MICHAEL Langdon's letter in Saturday's Bolton News, "Focus on the facts about fracking", is typical of the misinformation and scare-mongering tactics put about by the anti-fracking fraternity.

He quotes subsidence due to coal mining as an argument against fracking, but there is not a shred of evidence that fracking (the extraction of shale gas by hydraulic fracturing), will result in subsidence. Fracking is carried out much deeper than coal mining, and only gas is extracted, not solid material, so subsidence is not a problem. The injection of water during the fracturing process can result in small seismic disturbances (minor earthquakes) but these are generally too small to be felt at the surface and are extremely unlikely to result in any damage to property. In fact the technique of injecting water along fault lines is being investigated as a method to reduce stress in rocks to prevent the occurrence of major earthquakes.

Water contamination due to fracking operations is a recognised potential problem, but this can be closely monitored, (see recent BGS groundwater study), and preventative measures put in place before it becomes serious. Mr Langdon claims that Whitehall mandarins just stick pins in a map to decide where fracking should take place. I am glad to say it is a bit more complicated than that. The British Geological Survey (BGS) has recently carried out extensive studies to determine the main areas in Britain where shale gas and oil deposits are most likely to be found, which are in the Midland Valley of Scotland, Bowland shale in Northern and Central England and the Weald Basin in the SE (mainly oil).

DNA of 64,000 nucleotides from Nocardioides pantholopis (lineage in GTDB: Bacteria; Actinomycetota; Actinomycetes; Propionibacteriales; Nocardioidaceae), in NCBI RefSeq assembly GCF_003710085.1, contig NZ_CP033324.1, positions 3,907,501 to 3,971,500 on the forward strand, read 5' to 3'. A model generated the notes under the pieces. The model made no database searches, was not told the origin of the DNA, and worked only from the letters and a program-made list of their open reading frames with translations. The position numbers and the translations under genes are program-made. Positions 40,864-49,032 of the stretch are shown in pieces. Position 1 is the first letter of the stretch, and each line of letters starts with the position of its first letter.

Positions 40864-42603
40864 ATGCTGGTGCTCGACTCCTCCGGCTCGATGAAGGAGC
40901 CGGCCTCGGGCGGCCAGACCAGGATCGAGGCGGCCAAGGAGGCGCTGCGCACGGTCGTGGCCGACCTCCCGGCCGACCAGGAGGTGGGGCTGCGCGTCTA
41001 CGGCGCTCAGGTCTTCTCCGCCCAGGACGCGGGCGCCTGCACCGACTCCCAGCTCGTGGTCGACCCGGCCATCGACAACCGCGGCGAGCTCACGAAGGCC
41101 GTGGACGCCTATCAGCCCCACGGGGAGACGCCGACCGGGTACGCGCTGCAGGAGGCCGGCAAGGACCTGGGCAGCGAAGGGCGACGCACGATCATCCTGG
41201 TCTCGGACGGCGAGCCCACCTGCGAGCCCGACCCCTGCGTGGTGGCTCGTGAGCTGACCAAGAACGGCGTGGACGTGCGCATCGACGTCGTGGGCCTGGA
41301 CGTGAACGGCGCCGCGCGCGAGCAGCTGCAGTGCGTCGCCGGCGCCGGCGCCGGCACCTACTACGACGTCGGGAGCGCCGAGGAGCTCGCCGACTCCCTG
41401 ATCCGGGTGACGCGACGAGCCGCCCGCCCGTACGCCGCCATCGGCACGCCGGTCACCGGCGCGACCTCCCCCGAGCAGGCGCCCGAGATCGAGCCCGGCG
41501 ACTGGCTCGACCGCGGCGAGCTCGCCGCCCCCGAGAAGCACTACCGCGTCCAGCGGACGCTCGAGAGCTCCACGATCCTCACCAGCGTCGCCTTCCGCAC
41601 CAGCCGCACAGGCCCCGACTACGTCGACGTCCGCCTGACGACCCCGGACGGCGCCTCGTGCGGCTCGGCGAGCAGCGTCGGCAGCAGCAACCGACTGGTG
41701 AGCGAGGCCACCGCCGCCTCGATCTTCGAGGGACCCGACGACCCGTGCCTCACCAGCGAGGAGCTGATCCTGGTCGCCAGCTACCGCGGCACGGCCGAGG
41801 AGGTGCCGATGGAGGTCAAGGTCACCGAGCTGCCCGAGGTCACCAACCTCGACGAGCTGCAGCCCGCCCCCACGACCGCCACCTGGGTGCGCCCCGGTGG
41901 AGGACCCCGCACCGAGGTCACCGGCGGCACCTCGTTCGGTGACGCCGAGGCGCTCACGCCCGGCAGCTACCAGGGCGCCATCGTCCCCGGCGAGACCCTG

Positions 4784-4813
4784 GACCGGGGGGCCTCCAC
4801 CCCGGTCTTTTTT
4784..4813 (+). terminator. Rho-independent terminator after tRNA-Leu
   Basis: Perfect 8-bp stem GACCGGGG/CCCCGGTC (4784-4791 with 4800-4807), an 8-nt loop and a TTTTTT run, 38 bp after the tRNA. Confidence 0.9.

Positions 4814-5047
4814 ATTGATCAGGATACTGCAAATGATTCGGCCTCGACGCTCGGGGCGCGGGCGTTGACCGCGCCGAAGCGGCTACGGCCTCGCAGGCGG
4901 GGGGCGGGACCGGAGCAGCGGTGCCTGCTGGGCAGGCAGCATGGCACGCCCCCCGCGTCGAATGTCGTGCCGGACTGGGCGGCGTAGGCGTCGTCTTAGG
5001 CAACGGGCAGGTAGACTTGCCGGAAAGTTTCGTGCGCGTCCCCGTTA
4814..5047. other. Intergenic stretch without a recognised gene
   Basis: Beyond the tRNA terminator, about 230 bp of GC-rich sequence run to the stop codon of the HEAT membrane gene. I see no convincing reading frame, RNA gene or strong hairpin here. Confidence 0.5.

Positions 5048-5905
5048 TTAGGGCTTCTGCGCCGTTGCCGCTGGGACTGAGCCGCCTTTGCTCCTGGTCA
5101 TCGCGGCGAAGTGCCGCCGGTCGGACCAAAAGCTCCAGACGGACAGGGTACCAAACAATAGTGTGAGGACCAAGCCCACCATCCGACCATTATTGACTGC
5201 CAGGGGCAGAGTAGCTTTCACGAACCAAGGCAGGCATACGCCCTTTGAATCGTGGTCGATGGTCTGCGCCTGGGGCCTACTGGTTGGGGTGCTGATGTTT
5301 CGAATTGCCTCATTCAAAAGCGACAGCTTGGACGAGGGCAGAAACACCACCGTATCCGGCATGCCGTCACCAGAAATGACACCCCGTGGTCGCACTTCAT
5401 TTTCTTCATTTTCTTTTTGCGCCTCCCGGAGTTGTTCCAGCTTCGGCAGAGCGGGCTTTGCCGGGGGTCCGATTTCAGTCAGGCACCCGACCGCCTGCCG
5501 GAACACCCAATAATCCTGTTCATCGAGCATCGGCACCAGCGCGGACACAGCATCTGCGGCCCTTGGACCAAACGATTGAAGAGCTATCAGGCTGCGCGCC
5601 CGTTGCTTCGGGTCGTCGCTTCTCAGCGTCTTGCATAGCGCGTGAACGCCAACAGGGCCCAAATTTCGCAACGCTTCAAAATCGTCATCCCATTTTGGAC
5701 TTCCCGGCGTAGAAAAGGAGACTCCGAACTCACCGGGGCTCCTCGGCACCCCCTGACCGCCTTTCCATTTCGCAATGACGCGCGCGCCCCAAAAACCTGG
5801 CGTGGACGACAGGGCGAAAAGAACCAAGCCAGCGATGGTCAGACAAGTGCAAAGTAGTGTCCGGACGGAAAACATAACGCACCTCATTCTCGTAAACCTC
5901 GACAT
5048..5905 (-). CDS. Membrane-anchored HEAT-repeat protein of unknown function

His letter then goes on to propose reopening coal mines and building new nuclear plants — fusion reactors, plus the use of Osmotic power generation. How can someone purporting to be a supporter of green energy suggest the reopening of coal mines? Also scientist have been trying unsuccessfully to develop fusion power for over 50 years, and osmotic power depends on the development of new technologies, plus there are major environmental concerns. Both these methods are still many years away.

The most favourable means of green energy generation in Britain is Tidal Energy, but this requires massive financial investment, which the government has so far failed to support. I would suggest that the anti-fracker's turn their attention to lobbying the government to invest in Tidal energy schemes.

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